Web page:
This is the new normal. The way college basketball will look more often than not each March.
This is what the game has progressed — regressed? — to.
That a No. 1 overall seed, a team carrying a 30-game win streak into the Final Four, that last lost the week following Thanksgiving, could be so thoroughly dissected and conquered by a side seeded seventh in its NCAA Tournament region defines how achievable contending for the national championship has become.
For just the second time in eight years, the champion won’t be a No. 1 seed; for just the third time since the field expanded in 1985, a seed of 7 or lower will play for the title.
This is the new madness.
A prime example: The dismantling of Florida.
It was something to see Saturday night, perhaps not as exhilarating a show as those in garish AT&T Stadium and millions watching from home would have preferred, but memorable in its own tedious way.
I’m assuming this is what a morgue with an all-time Final Four gathering of 79,444 in it sounds like.
Slow, methodical deaths have a way of quieting even the most historic of masses.
Connecticut did this three years ago, creating late-season magic en route to winning a national title. But this was different. Even during their championship journey of 2011, the Huskies never took apart a tournament team with Florida’s resume.
They never sliced up an opponent that had put together the sort of run coach Billy Donovan’s team produced over the last four months.
But in its 63-53 victory that lifted Connecticut into Monday’s title game against Kentucky, the Huskies executed at both ends over the final 30 minutes in a way no one outside their locker room could have imagined.
They outscored Florida by 22 during that stretch.
They turned a game in which they once trailed 16-4 into a comfortable win.
“The clock is unwinding and you’re kind of sitting there and you kind of realize this is getting ready to come to an end,” Donovan said. “You’re trying to do all you can to help your guys as best you can because they fought to the end. We had a team that the whole was better than its parts. When you break us down individually, we’re not the most talented group. But when you stick us together, we’re really good.”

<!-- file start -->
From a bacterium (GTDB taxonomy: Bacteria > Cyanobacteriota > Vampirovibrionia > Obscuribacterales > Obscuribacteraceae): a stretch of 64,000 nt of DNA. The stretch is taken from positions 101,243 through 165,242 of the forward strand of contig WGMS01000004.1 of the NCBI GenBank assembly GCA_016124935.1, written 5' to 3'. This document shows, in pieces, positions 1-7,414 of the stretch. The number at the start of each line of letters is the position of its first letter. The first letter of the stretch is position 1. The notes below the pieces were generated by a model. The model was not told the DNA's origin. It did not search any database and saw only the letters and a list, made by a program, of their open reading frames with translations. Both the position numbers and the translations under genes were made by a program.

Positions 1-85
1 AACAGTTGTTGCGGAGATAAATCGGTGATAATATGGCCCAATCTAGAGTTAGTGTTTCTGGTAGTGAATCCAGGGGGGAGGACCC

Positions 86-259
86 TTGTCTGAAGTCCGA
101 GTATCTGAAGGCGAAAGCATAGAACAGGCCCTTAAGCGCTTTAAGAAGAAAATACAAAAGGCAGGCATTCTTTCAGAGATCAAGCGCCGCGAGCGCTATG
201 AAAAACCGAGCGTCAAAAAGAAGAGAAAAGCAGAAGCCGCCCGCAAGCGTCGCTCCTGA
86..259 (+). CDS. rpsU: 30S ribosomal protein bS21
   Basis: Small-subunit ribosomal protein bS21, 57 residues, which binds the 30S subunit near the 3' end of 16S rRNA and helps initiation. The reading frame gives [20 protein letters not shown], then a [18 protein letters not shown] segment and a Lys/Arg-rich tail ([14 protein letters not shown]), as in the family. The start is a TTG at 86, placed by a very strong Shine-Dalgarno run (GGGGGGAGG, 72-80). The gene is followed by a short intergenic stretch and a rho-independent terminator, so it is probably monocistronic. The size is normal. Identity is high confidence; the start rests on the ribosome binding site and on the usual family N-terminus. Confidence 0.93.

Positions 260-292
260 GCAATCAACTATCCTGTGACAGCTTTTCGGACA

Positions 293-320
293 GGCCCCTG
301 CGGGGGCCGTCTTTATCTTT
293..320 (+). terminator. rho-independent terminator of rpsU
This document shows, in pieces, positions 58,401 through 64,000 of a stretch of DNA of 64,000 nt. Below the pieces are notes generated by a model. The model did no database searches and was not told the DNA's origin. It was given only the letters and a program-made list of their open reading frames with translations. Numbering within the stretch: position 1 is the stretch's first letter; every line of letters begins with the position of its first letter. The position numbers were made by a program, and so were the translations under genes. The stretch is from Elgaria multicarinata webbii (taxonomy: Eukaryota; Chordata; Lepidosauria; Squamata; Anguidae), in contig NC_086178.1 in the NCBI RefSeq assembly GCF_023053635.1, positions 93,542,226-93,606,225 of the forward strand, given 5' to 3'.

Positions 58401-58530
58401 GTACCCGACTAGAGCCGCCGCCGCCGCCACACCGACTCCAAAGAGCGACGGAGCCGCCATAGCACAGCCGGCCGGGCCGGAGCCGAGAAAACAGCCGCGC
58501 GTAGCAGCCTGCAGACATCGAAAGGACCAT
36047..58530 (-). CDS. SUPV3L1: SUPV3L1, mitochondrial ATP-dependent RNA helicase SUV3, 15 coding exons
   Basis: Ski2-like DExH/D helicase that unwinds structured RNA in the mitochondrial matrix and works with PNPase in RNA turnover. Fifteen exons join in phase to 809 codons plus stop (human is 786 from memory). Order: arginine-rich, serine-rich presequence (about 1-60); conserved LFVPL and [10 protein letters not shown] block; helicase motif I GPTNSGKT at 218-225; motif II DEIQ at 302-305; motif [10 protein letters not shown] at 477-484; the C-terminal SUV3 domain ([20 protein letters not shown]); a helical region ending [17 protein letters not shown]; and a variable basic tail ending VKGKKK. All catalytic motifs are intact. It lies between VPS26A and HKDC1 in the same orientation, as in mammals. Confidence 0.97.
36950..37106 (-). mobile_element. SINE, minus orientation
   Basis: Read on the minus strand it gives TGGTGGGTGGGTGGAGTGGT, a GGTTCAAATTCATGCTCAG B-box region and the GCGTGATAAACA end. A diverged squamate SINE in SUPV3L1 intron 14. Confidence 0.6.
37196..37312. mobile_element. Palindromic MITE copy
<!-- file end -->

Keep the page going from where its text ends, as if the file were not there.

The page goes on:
They weren’t really good Saturday.
Maybe such an upset is still based strictly on individual matchups.
Maybe it’s as easy as saying Connecticut went small and bigger, stronger, more physical Florida couldn’t handle it.
Maybe it wasn’t as big an upset as seeds have you believe.
Florida deserved its placement on the tournament’s top line in a season that lacked true greatness from any part of the country, but this was not a No. 1 without flaws.
On this night, Connecticut exposed each one.
Florida wasn’t a great offensive team all season, so when its point guard (Scottie Wilbekin) was again slowed by cramps Saturday, when he couldn’t penetrate past UConn’s backcourt of Shabazz Napier and Ryan Boatright, when he couldn’t live in the lane and make plays for himself and others as he did all season, the Gators were in major trouble.
Wilbekin couldn’t get off screens. Neither could Florida’s best 3-point shooter, Michael Frazier II. The Gators couldn’t handle Connecticut’s quickness. They had 11 turnovers to just three assists. They made one 3-pointer. It was their first shot attempt. They finished 1 of 10.
“We wanted to be relentless,” UConn coach Kevin Ollie said. “Make them uncomfortable. Challenge every dribble, every pass. Make a team that always wants the ball in the middle of the court have to attack from the baseline.”
This is what happened between Florida’s last loss (to Connecticut on Dec. 2) and now: The Huskies became a good defensive team.
So what you had was a UConn side that has lost eight times this season, that fell to Louisville by 33 last month, that should have lost to St. Joseph’s before winning in overtime to open its NCAA run, clamping down on all the screening action at one end and making 56 percent of its shots at the other.
You had a Huskies side that was as bothered about Florida’s vaunted man-defense and 1-3-1 zone and the fact the Gators started four seniors as a Great Dane would be a Shih Tzu.
A seventh seed will play an eighth seed for the national championship.
This is the new normal, the new madness.
“One more,” Napier said. “It’s not over yet. One more. We believe in each other. We have faith in each other. We just have one more to go. We are totally different than the team in 2011. Different players, different coach. We want to do the same thing as them and win a championship, but we want to do it by creating our own path.”
They took a major step by dismantling the overall No. 1.
It was tedious, methodical, perhaps even boring in some eyes.
Yes. It was something to see.
Las Vegas Review-Journal sports columnist Ed Graney can be reached at email@example.com or 702-383-4618. He can be heard from 11 a.m. to 2 p.m. Monday through Friday on “Gridlock,” ESPN 1100 and 98.9 FM. Follow him on Twitter: @edgraney.